CRISTINA OSMENA: Does Chesa Boudin’s recall spell hope for a more rational San Francisco?

Before I breathe a sigh of relief made of words that even the ultra-liberal, soft-on-crime, defund the police contingent has even shown its own limits with the ridiculousness of its ideology, first let’s go over what it took to get here.

San Francisco’s population declined 6.3% during the pandemic, the most of any city in our country, according to The Real Deal, a real estate paper in San Francisco which, in turn, was citing US Census data. Other cities in the Bay Area–Daly City, Redwood City, San Mateo, South San Francisco, and Cupertino–also saw drops. This kind of population drop will affect things like city income tax revenues, which San Francisco charges, school funding from the state, infrastructure funding. The school district is broke. Cops don’t want to work there. Pedestrian life is a game of dodging the violent schizophrenic while not stepping on human feces. People who have the option voted with their feet and moving trucks. That is why it is so very hopeful that those who have remained have put on the brakes on all this leftist insanity.

This is not a victory for the right. Republicans represent a rounding error from 10% of registered voters. The recall of the over-woke school board members followed by the recall of Chesa Boudin is a sign that liberal culture is putting its foot down with their own extremists. And, let’s face it, a district attorney that is soft on crime is nothing short of ridiculous.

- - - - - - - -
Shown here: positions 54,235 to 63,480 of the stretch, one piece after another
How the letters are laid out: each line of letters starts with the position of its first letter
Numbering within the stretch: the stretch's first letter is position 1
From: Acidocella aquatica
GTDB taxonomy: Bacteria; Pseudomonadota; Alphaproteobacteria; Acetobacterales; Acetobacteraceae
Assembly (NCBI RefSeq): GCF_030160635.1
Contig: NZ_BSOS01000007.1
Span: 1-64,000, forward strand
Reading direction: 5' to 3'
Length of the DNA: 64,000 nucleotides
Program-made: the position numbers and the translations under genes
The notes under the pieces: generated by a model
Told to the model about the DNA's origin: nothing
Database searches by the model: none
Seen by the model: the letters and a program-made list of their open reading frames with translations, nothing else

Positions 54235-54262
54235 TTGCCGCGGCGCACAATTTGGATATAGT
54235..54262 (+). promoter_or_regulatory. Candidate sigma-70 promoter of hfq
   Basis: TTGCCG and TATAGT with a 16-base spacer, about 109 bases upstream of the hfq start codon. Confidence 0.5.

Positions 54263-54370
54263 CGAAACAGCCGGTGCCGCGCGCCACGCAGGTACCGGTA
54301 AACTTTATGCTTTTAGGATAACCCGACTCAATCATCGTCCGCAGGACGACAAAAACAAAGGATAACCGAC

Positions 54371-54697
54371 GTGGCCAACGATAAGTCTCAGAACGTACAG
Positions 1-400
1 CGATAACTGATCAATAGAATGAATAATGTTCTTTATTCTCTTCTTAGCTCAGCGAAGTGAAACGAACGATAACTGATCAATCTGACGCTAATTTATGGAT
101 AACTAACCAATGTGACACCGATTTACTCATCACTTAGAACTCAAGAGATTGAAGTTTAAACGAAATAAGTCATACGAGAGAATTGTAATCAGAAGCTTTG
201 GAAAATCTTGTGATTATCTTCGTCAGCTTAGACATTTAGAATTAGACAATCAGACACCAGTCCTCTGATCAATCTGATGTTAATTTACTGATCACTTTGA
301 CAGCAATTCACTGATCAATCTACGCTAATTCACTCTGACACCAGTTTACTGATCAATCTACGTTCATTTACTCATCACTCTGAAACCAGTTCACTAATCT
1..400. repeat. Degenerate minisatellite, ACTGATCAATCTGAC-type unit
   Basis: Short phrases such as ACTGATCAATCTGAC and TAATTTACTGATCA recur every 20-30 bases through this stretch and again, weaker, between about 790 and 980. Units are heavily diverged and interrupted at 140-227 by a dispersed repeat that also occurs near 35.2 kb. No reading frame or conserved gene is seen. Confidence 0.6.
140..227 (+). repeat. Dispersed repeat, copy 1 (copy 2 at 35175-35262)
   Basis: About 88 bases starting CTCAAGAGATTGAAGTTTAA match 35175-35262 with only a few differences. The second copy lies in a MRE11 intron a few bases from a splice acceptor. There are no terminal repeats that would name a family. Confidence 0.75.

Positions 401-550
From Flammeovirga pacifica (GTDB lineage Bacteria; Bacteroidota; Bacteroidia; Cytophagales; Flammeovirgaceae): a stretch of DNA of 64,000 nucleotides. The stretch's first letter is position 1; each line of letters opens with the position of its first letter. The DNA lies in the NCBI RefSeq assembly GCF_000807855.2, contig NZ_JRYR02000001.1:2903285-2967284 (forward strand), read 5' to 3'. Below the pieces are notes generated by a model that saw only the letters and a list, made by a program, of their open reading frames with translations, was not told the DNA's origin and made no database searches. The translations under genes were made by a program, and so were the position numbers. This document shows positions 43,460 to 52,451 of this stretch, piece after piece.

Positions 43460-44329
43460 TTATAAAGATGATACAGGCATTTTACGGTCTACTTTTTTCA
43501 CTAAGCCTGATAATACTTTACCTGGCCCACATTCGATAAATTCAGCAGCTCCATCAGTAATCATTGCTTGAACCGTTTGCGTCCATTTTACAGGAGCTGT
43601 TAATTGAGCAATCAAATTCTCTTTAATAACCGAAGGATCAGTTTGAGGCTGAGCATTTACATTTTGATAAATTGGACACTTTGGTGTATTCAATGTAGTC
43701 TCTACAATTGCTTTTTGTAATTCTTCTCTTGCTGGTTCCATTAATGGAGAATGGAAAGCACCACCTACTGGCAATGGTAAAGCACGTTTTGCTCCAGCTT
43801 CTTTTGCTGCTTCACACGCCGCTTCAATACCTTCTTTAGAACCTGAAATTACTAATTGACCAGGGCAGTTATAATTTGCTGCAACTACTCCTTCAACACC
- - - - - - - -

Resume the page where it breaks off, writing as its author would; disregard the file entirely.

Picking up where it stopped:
San Francisco used to be a vibrant city. The gentrifying areas had the look of grit and the undercurrents of invention and modernity. It made for a really cool combination. The pandemic changed all that. It ported the tech entrepreneurs and their employees elsewhere. After years of pricing out all other subcultures to accommodate the tech workers, nothing remains to give the city its cultural appeal, nothing remains to restore the merits of city living. In New York City, the arts have returned to play the role that makes it such a draw. There is Broadway and off-Broadway, museums and galleries, street performers, small scale gigs, literati, fashion, etc. San Francisco has tent cities.

There is no doubt the leadership of San Francisco has lost its way. Hopefully, the results of these last two recalls have sent a message that the management of the city should better align with the needs of its voters.